What Happens when 800 Lawyers Meet Franchising's Bogeymen
David Weil heads the wage and hour division of the U.S. Department of Labor
Two of franchising’s biggest bogeymen, Dr. David Weil of the Department of Labor and Richard Griffin of the National Labor Relations Board, appeared before a group of franchise lawyers at their annual get-together last month—and it turned out they don’t have horns.
So jokes Lee Plave, partner at PlaveKoch law firm, referring to over-the-top characterizations of the two men, by the International Franchise Association’s former CEO Steve Caldeira among others, as being evilly intent on destroying franchising, if not motherhood and apple pie.
Plave was at the forum, and was kind enough to give Franchise Times his point of view on the proceedings.
Weil is head of the Labor Department’s wage and hour division and author of the book “The Fissured Workplace,” which argues that the rise of subcontracting, franchising and other arm’s-length arrangements in the workplace destroy protections for the American worker. Richard Griffin is the NLRB’s general counsel who said last August that McDonald’s should be held accountable along with its franchisees as a joint employer.
“Neither of them was breathing flames” at their presentation at the forum last month, Plave said. “They were both rational, reasonable people.”
At the forum, Plave said, Griffin emphasized in his remarks that the notion of joint employer is “highly factually driven,” so dependent on the specific case itself rather than generally applicable across a business model.
In the McDonald’s lawsuits, Griffin emphasized that in his view scheduling software is the problem, which he said is mandatory for McDonald’s franchisees to use, with a trigger that if labor reaches a certain percentage of sales, then the franchisee gets the directive to send people home.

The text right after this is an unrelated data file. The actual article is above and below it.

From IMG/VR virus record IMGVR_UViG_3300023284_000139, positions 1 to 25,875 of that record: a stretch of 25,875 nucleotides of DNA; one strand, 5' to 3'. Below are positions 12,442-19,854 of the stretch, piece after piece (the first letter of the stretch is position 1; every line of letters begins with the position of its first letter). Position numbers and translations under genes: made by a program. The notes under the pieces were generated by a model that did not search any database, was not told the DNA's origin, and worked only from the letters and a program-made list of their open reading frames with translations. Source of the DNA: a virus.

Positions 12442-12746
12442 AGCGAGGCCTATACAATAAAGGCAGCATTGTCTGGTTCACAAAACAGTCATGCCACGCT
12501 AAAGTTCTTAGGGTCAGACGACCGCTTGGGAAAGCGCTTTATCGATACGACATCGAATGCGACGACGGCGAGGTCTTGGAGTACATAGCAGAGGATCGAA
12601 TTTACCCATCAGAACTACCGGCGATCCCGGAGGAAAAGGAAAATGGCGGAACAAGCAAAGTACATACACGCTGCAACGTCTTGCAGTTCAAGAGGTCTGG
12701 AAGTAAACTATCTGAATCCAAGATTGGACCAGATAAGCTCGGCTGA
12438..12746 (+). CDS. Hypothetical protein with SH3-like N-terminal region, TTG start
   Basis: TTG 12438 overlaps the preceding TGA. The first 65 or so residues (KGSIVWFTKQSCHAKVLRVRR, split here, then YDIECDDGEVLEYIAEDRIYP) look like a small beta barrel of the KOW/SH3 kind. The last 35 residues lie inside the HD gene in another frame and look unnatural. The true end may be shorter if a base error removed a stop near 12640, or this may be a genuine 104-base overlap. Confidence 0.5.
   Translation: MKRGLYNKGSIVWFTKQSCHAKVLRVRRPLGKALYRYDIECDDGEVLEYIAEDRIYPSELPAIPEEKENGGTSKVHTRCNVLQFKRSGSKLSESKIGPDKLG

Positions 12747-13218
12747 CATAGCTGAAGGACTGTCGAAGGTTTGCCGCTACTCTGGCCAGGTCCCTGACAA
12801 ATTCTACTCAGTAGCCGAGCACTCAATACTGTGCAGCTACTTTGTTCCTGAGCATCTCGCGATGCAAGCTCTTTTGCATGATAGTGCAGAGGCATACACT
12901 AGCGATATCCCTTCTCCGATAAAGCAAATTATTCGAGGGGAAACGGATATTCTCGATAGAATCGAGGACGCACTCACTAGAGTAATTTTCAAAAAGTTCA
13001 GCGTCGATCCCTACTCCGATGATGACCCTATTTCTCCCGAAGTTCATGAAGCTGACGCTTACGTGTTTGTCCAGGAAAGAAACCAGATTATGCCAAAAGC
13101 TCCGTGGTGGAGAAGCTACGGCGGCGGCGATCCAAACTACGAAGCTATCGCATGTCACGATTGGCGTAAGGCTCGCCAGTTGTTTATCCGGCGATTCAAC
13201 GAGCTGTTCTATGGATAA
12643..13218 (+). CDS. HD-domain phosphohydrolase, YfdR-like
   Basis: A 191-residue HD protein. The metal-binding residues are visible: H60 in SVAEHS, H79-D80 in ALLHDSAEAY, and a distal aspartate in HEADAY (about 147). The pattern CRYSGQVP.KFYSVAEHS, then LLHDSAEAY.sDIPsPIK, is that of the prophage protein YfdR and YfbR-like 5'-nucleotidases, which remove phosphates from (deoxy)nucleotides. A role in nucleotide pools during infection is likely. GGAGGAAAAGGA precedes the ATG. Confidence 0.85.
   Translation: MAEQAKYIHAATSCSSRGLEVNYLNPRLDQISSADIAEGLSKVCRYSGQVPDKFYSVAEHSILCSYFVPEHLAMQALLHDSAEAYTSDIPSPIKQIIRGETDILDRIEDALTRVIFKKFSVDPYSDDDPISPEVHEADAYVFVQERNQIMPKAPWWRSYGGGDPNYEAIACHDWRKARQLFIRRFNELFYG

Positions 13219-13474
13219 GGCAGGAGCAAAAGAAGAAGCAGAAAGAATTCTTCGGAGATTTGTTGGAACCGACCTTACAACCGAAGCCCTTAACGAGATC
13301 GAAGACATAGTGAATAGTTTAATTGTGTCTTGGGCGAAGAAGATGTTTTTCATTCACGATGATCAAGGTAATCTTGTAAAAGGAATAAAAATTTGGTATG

Said Plave about Griffin: “He really took the wind out of the sails of the hair-on-fire, sky-is-falling crowd” in franchising.
According to Plave, Weil’s remarks were less specific, but Weil did say he got the idea for his “fissured” label from his wife, a geologist. Weil said “it’s absurd to suggest we’re trying to destroy franchising,” according to Plave.
The appearance by the two men was a coup for organizers of this year’s ABA Forum on Franchising, in New Orleans in mid-October. Jonathan Solish, a California attorney, and Eric Karp, a Boston attorney, interviewed them on stage.
Plave appreciated the opportunity to hear from the men themselves, rather than the rhetoric out in the field. “If you ever wanted to see the intellectual counterbalance to the stuff out there, this was it,” Plave said.
Tom Pitegoff of LeClairRyan also approved of the substantive dialogue, according to his blog post for Franchise Alchemy. The two men “faced a lion’s den of more than 800 lawyers representing franchisors and franchisees, none of whom want to see franchisors deemed to be joint employers of franchisee employees,” Pitegoff wrote. “Yet the presentation was substantive and enlightening. The labor officials came across as intelligent, thoughtful, articulate and intent on enforcing the law.”
Not all are fans of Griffin and Weil, of course. A quick cruise through media reports turns up many turns of phrase: Griffin’s work on McDonald’s is “a politically driven show trial.” David Weil is “a left wing academic” who “let the liberal dogs out” with his theory on the fissured workplace. And so on, but much worse.
Who would have thought a roomful of litigators would stage a much more thoughtful conversation?